NEW ORLEANS — Hurricane Isaac sidestepped New Orleans on Wednesday, sending the worst of its howling wind and heavy rain into a cluster of rural fishing villages that had few defenses against the slow-moving storm that could bring days of unending rain.
Isaac arrived exactly seven years after Hurricane Katrina and passed slightly to the west of New Orleans, where the city’s fortified levee system easily handled the assault.
The city’s biggest problems seemed to be downed power lines, scattered tree limbs and minor flooding. Just one person was reported killed, compared with 1,800 deaths from Katrina in Louisiana and Mississippi. And police reported few problems with looting. Mayor Mitch Landrieu ordered a dusk-to-dawn curfew just to be sure.
But in Plaquemines Parish, a sparsely populated area south of the city that is outside the federal levee system, dozens of people were stranded in flooded coastal areas and had to be rescued. The storm pushed water over an 18-mile levee and put so much pressure on it that authorities planned to intentionally puncture the floodwall to relieve the strain.
“I’m getting text messages from all over asking for help,” said Joshua Brockhaus, an electrician who was rescuing neighbors in his boat. “I’m dropping my dogs off, and I’m going back out there.”
By midafternoon, Isaac had been downgraded to a tropical storm. The Louisiana National Guard wrapped up rescue operations in Plaquemines Parish, saying they felt confident they had gotten everyone out and there were no serious injuries but would stay in the area over the coming days to help, National Guard spokesman Capt. Lance Cagnolatti said.
Isaac’s maximum sustained winds had decreased to 60 mph by Wednesday evening. Even at its strongest, Isaac was far weaker than Hurricane Katrina, which crippled New Orleans in 2005. Because Isaac’s coiled bands of rain and wind were moving at only 5 mph — about the pace of a brisk walk — the threat of storm surges and flooding was expected to last into a second night as the immense comma-shaped system crawled across Louisiana.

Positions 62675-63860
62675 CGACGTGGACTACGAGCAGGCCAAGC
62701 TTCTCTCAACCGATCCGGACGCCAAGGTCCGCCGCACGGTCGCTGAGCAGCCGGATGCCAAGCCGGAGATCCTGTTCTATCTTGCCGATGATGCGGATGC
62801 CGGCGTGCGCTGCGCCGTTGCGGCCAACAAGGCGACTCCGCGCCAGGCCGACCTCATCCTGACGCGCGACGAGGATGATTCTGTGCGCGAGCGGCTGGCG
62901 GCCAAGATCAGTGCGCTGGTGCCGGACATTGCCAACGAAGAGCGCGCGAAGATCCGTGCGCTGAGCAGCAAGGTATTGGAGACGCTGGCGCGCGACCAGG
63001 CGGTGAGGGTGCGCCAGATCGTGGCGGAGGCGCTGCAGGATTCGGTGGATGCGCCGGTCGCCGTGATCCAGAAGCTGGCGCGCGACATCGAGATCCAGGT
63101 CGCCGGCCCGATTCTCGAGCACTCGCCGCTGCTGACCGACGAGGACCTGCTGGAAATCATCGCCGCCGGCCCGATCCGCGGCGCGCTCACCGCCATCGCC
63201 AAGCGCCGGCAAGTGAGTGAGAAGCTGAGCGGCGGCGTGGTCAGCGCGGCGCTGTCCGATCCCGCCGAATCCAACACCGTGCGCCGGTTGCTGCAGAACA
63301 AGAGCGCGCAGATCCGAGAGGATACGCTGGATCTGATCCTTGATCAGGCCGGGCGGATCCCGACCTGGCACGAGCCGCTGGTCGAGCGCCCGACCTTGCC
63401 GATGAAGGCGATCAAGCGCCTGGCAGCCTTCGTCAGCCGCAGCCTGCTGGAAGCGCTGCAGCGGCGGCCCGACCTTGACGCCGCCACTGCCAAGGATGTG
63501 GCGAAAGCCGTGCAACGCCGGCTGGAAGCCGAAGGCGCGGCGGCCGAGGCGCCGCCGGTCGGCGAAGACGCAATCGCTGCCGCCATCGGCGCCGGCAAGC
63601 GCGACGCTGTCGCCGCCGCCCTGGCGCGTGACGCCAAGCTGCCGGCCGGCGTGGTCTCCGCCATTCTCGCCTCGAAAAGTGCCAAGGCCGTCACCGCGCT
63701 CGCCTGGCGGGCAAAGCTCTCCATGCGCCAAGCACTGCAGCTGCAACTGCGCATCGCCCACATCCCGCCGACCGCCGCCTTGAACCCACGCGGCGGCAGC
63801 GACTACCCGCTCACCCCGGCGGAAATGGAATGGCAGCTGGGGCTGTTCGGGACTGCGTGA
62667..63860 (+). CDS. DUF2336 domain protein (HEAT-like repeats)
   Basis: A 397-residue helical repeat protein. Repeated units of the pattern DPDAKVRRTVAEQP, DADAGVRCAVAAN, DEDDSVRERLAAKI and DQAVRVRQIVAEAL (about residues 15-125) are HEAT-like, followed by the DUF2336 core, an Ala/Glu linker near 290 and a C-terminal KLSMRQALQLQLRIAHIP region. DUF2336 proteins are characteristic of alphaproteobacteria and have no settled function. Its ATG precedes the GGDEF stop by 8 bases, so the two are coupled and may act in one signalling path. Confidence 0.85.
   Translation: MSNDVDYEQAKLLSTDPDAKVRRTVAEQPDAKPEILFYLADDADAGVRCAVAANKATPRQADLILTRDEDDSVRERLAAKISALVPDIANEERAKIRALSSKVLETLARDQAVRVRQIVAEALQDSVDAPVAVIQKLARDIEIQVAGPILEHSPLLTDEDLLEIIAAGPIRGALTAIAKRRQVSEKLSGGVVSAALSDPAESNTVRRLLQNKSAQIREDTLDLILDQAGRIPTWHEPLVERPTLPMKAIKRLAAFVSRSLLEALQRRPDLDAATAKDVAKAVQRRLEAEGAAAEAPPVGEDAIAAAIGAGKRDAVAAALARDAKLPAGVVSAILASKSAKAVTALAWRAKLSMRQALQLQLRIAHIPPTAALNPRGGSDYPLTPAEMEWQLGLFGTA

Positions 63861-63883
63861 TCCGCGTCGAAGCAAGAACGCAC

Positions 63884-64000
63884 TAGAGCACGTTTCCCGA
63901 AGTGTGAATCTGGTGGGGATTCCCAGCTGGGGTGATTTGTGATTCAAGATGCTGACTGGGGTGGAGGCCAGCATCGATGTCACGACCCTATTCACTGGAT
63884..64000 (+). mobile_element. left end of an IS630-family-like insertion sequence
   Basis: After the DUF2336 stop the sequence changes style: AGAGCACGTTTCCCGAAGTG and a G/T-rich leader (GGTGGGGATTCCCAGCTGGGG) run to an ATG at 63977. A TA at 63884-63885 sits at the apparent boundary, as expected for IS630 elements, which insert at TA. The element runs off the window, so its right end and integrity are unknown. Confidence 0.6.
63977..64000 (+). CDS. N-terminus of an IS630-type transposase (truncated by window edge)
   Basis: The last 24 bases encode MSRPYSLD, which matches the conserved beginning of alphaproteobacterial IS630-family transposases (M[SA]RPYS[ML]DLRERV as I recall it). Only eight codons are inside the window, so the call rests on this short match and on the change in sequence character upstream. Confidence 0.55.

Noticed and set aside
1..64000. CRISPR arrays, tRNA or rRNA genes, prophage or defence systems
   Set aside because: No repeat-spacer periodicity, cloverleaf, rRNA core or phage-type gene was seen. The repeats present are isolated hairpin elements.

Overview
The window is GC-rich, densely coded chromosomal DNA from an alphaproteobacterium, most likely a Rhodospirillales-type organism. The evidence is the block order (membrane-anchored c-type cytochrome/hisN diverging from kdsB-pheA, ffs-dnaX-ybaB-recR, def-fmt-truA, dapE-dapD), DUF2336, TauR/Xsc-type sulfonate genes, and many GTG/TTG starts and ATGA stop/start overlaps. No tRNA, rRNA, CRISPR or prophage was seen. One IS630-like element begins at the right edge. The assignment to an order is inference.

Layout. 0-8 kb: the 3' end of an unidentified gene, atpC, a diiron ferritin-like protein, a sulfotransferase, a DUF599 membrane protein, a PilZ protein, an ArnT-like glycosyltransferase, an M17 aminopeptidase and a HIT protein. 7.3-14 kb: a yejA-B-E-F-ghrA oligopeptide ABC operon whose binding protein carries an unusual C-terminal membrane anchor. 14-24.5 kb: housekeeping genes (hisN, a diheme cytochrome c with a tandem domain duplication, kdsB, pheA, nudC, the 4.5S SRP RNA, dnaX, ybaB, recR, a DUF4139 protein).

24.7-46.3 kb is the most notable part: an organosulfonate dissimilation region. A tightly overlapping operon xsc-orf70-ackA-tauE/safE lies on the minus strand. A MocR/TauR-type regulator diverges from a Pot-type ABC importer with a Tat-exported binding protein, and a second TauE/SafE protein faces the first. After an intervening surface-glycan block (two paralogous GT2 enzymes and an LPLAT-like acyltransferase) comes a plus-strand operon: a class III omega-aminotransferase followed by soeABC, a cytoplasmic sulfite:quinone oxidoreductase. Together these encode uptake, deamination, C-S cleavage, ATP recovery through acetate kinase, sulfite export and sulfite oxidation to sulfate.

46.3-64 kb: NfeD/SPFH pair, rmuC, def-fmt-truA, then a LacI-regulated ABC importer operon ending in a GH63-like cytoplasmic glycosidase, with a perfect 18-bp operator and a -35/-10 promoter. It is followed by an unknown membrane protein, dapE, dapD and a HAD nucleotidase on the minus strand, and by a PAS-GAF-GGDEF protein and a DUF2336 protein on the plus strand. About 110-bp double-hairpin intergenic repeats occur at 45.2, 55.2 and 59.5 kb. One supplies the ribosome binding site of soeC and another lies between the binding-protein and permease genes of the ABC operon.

“We didn’t think it was going to be like that,” Brockhaus said. “The storm stayed over the top of us. For Katrina, we got 8 inches of water. Now we have 13 feet.”
In Plaquemines Parish, about two dozen people who defied evacuation orders needed to be rescued. The stranded included two police officers whose car became stuck.
“I think a lot of people were caught with their pants down,” said Jerry Larpenter, sheriff in nearby Terrebonne Parish. “This storm was never predicted right since it entered the Gulf. It was supposed to go to Florida, Panama City, Biloxi, New Orleans. We hope it loses its punch once it comes in all the way.”
The storm knocked out power to as many as 700,000 people, stripped branches off trees and flattened fields of sugar cane so completely that they looked as if a tank had driven over them.
Plaquemines Parish ordered a mandatory evacuation for the west bank of the Mississippi below Belle Chasse because of worries about a storm surge. The order affected about 3,000 people, including a nursing home with 112 residents. In Jefferson Parish, the sheriff ordered a dusk-to-dawn curfew.
West of New Orleans in St. John the Baptist Parish, flooding from Isaac forced 1,500 people to evacuate. And Gov. Bobby Jindal’s office said thousands in the area needed to evacuate. Rising water closed off all main thoroughfares into the parish, and in many areas, water lapped up against houses and left cars stranded.
After wind-driven water spilled over the levee in Plaquemines Parish, state officials said they would cut a hole in it as soon as weather allowed and equipment could be brought to the site.
In coastal Mississippi, wildlife officers used small motorboats Wednesday to rescue at least two dozen people from a neighborhood Isaac flooded in Pearlington.